Description

This research investigates the integration of free-form glue-laminated timber into contemporary architectural design and fabrication. Advancements in material sciences, digital design tools, and fabrication techniques have added an unprecedented amount of complexity to the design and production of buildings. This novel condition necessitates alternate ways of conceptualizing and managing the design-production process and has made obvious the need for integration across disciplines, specializations, and scales. This also presents an opportunity to re-examine a complex material such as timber in a new light.

The project proposes that, through several distinct forms of feedback, new material and design practices emerge that take advantage of the material complexity of timber. New morphologies are made possible by the integration of digital sensing and scanning into existing industrial timber processes, and the breadth and scope of design possibilities are expanded by the development of material- and fabrication-aware design modelling tools. These result in new methodologies which challenge existing ways of designing and fabricating timber buildings.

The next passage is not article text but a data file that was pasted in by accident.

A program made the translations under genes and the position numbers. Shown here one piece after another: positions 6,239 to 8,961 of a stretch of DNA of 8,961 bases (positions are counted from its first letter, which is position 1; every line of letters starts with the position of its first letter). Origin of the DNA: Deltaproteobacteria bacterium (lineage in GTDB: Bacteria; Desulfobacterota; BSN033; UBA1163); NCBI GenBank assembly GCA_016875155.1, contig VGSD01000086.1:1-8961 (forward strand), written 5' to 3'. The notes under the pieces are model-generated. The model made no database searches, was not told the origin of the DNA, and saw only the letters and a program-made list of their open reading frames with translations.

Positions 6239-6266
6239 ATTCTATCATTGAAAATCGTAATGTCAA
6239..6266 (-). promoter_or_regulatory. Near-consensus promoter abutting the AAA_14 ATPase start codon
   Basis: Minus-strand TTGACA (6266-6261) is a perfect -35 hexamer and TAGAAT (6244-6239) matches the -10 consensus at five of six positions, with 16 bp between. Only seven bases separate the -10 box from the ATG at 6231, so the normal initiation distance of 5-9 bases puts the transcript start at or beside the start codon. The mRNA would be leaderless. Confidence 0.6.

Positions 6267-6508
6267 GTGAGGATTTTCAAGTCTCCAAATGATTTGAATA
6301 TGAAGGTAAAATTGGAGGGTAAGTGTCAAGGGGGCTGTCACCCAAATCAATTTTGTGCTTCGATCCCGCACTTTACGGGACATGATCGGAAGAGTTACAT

Close collaboration with the industrial partners has resulted in experiments which test this proposal. A series of motion capture and 3d scanning experiments resulted in a laser scanner prototype which was integrated into an active timber production through hardware and software interfaces at Blumer Lehmann AG. Several design projects were used as case studies to explore new ways of simulating and designing with free-form timber in early-stage architectural design phases at White Arkitekter.

Layman's description

The project shows how the use of new digital tools such as 3d scanning, simulation, and computational modelling can challenge existing design-to-fabrication workflows and lead to interesting new types of timber structures.

As an abundant and sustainable building material, timber has a new and very active role in today's built environment. By taking advantage of the huge technological shift we are seeing all around us today and harnessing some of the material properties and behaviours of timber that make it unique, we can arrive at new ways of designing and producing timber buildings that are more optimized, materially intelligent, and environmentally responsible.
Short titleIntegrated material practice
StatusFinished
Effective start/end date01/01/201601/01/2019